Although same sex marriages were legalized by the Supreme Court in 2015, not everyone agrees with that decision. Since that time, there have been many challenges and issues with that legalization – especially for Christians who do not support gay marriage due to their religious beliefs.
Christian judges in Alabama that oppose same sex marriage opted instead to stop issuing marriage licenses altogether as a way to preserve their belief of biblical teachings and avoid performing same sex marriages they don’t believe in.
Christian Judges Take a Stand
Small towns in the conservative, southern state of Alabama stood up for their religious freedom and came up with a new plan of action when same sex marriage was legalized in 2015. In fact, according to Alabama Judge Wes Allen, his town has not issued a single marriage license since February 9, 2015 — when a federal judge ruled against Alabama’s current ban on same-sex marriage.
When Chief Justice Roy Moore announced the state was not bound by the ruling of the federal court due to the wording of the existing law, things began to change in Alabama’s marriage license procedures, which included the voluntary permanent closure of some offices.
For Judge Allen, the decision to close the marriage license division was a personal one, and was made based on his religious beliefs. “I believe marriage is between a man and a woman and firmly believe that biblical world view,” he said. “And I couldn’t put my signature on a marriage license that I knew not to be marriage.”
In addition, 12 other Alabama judges supported Allen’s decision to preserve their belief in marriage, and are operating under similar policies. Some of the judges decided to close their marriage license division as Allen did, while other judges are willing to sign the marriage license but will not perform marriage ceremony. These judges collectively decided that if no marriage licenses were issued at all – that meant that there would be no same-sex marriage licenses issued, which was the goal.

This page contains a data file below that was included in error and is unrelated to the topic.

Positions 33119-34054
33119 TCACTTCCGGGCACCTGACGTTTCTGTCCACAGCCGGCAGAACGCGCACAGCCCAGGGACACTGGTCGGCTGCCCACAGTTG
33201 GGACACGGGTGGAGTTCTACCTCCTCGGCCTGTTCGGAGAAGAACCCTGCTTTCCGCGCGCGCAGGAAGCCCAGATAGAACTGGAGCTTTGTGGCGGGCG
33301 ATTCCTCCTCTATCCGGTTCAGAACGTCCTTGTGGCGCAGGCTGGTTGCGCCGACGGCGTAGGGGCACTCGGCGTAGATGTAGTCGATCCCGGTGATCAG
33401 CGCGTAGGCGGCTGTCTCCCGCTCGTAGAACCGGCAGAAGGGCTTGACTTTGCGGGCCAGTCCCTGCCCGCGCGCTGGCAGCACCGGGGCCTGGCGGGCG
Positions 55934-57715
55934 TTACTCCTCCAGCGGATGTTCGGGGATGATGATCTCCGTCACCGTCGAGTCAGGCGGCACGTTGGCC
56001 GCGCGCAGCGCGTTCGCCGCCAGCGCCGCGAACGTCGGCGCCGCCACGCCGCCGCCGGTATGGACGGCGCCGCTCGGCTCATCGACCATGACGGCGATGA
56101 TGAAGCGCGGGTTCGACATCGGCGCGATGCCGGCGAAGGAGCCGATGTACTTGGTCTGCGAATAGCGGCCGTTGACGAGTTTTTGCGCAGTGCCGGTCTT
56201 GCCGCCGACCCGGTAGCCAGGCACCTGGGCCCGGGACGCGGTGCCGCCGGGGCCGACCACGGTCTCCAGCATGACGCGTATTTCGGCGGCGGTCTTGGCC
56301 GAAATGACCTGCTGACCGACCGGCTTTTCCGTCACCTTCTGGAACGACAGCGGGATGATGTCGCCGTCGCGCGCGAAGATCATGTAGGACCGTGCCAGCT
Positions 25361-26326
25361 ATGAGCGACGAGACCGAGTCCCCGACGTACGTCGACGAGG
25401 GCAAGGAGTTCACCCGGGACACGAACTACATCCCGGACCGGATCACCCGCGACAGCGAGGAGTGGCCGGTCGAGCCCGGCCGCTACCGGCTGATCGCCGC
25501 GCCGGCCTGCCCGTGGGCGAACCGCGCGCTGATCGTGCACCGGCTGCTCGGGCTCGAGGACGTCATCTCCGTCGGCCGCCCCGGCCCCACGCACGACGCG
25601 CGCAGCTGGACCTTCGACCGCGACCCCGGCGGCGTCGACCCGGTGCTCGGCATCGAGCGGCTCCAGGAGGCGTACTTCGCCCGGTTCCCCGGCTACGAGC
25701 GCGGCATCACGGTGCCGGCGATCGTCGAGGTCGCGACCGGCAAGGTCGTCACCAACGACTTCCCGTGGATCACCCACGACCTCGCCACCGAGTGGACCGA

The state of Alabama was prepared for a barrage of lawsuits after several counties began refusing to issue marriage licenses, but many believe they have not yet been sued because of their specific marriage laws and the way they are written. “Alabama’s been one of the toughest states when it comes to access to marriage equality because of our marriage code and because the way it’s written for judges to choose to issue licenses or not,” said State Director for the Human Rights Campaign, Eva Kendrick. The wording of Alabama’s marriage law in no way requires that the state even issue a marriage license at all. In fact, the law says, “Probate judges may issue marriage licenses, not shall.” This gives the cities and towns of Alabama the option of whether they want to issue them.
More States to Follow?
Since the heated debate over same-sex marriage has been in the spotlight in Alabama, the state as well as several others including, Indiana, Montana, Kentucky, Oklahoma, and Missouri are contemplating whether they should completely suspend the issuance of marriage licenses for good.
The state Senate approved a bill that would stop the issuance of marriage licenses and requires instead, that a couple submit a form confirming that they have each met the legal requirements needed to get married. In addition, the couple must also record a marriage contract at the probate office.
Others oppose the legislation and argue when some say it does no harm, like Phil Williams — the only senator who voted against the bill.
“I just think it cheapens the value of the most sacred relationship in the world,” said Williams. “When you take marriage and you reduce it to a mere contract, it’s almost like you’re just doing nothing more than recording the deed to your property at the courthouse…you’re just taking the contract down there and the probate judge is just the clerk.”
~ 1776 Christian